King Arthur

I first met Arthur in 2012 on Twitter when he was involved with a project to create awareness around the impact of the construction of a new hydropower dam in Jinja. Fast forward to 2017 when I was travelling through East-Africa with two friends and we met face to face at Nalubale Rafting, where he introduced us to lots of cool cats and we’ve been friends ever since. Since then I jokingly call him King Arthur from the fact that everybody in Jinja seemed to know him. A kind hearted soul, Arthur loves photography, pointing people in the right direction and exploring the world with his lens sticking out of a 4×4.

What do you call home?

I call Kampala home but for the last 8 years, I have been living and working in Jinja, Uganda . Consulting for hospitality and adventure outfits. And running a small photo safari company.

What drives you?

I’d say my high school accounts teacher. She said I’d never amount to nothing. I was so terrible at conventional education I believed that for a while. On a more serious note, I like to push the envelope and try out new things and old things differently.

What is photography to you?

Photography to me is expression and awareness of the intricate tiny details you thought weren’t there in you and in the subject.  And the impact those little details eventually make on the world.

"Photography to me is expression and awareness of the intricate tiny details you thought weren’t there in you and in the subject.  And the impact those little details eventually make on the world."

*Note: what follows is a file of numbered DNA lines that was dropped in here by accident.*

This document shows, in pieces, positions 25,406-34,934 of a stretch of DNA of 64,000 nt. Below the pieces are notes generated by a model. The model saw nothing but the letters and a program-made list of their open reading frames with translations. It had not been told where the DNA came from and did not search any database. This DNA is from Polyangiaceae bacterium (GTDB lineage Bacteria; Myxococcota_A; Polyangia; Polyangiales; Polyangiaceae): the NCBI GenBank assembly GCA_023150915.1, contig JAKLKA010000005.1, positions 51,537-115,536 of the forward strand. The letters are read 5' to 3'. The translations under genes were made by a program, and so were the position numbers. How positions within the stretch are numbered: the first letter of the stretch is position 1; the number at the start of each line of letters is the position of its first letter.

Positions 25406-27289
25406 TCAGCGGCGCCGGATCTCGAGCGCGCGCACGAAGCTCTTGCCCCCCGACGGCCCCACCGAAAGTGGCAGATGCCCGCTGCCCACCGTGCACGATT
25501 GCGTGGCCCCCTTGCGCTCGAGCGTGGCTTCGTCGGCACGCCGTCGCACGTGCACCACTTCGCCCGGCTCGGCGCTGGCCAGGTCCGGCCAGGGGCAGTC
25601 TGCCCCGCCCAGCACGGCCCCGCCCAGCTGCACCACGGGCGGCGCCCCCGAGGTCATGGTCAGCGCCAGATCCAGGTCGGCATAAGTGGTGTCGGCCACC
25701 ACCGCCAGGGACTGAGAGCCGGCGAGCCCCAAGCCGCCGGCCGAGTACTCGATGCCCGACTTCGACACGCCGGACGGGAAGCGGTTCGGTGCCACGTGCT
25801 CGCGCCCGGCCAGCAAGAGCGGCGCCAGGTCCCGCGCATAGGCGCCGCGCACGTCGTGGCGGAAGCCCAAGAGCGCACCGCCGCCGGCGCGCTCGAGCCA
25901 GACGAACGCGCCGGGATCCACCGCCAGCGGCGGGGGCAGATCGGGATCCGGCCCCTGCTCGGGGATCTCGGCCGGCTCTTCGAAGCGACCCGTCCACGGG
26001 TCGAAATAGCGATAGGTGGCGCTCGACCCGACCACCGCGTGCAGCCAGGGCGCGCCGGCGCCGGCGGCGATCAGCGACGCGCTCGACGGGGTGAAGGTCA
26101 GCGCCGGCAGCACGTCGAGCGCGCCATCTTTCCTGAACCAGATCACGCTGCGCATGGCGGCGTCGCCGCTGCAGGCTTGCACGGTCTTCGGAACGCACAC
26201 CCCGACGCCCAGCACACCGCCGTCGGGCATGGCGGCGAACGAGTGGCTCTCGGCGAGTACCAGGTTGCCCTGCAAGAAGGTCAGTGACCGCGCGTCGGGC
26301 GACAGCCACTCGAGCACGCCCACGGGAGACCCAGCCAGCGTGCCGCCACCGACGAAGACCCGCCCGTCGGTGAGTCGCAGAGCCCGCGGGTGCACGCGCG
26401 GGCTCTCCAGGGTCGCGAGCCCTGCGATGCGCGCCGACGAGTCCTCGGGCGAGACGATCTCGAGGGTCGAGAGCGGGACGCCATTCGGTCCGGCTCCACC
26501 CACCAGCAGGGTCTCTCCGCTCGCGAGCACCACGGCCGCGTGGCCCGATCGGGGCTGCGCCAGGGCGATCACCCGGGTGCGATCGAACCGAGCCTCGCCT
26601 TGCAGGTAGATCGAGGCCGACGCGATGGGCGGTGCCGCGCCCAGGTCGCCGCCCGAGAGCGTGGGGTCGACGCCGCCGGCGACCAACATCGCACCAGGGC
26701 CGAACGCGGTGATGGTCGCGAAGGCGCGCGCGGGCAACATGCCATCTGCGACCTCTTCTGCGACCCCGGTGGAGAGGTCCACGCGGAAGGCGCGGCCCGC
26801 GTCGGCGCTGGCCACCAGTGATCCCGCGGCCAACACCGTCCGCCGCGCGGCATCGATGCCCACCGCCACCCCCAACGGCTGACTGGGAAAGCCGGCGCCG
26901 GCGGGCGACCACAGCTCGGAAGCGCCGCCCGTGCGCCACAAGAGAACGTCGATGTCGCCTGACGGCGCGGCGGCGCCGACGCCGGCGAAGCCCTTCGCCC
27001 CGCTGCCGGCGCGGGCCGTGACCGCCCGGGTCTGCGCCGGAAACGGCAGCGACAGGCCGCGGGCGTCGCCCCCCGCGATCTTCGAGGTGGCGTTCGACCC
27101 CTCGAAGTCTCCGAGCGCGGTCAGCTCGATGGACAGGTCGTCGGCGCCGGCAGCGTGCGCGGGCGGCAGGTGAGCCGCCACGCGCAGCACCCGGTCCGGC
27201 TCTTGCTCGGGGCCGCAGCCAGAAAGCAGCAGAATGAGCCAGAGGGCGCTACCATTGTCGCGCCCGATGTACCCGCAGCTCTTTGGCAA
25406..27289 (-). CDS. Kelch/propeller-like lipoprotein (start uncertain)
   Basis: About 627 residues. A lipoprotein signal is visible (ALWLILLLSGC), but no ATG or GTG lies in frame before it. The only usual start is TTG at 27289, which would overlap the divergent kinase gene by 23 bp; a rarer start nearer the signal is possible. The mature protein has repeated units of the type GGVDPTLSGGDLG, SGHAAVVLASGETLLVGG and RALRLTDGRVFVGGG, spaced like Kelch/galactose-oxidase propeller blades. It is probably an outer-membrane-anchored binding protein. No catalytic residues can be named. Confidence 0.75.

- Wasswa Arthur

Whose work has influenced you most?

My influences are not photographers, I came up in the 2000s as a rapper/battle MC when Ugandan rap was still on the come up and extra gritty. I had an Olympus film camera in primary school and used to make money off kids at parties, I was hungry, I was always hustling. The first person I remember holding a camera was Samson Senkaaba aka Xenson at a hip hop concert back in the day. I have always looked up to him as an early mentor. He was down to earth and gifted which is not an easy thing to find in talented people. Not to mention my friend Oscar Ntege who single handedly commercialized Ugandan wedding photography back in the day. He took wedding photography from the studio to the streets. He always pushed the boundaries and I  admire him for that. Oscar also gave me a canon 1100D to shoot a kayaking festival for free. He saw in me what I didn’t see in myself at the time.

What place does photography have in Africa today?

Photography is a tool for a lot of youth to better things. Friends, lifestyles, places. It helps us tell our stories and reach places we physically can’t. To have your work hanging in a farmhouse in Pennsylvania or a gallery in Zurich while you’re in Uganda. I think that’s powerful.

What is your favorite subject to photograph?

I really like documenting people. I like the way faces light up in front of the camera or how some are very awkward and don’t know how to act. It all feels raw and natural. Another theme I’m getting into is wildlife.

What has been the most challenging experience you have encountered as a photographer in Africa?

A lot of Ugandans still see a photographer as a poor individual trying to get by. They don’t respect the art. At weddings, graduations and other events, there’s still that stigma. And also street photography is still looked upon strangely.

What do you hope to accomplish with your photography?

I want to build up a great portfolio from around the world while enjoying it. To be able to combine my work with travel.

Make sure to check out Arthur’s website to see what cool stuff he’s working on!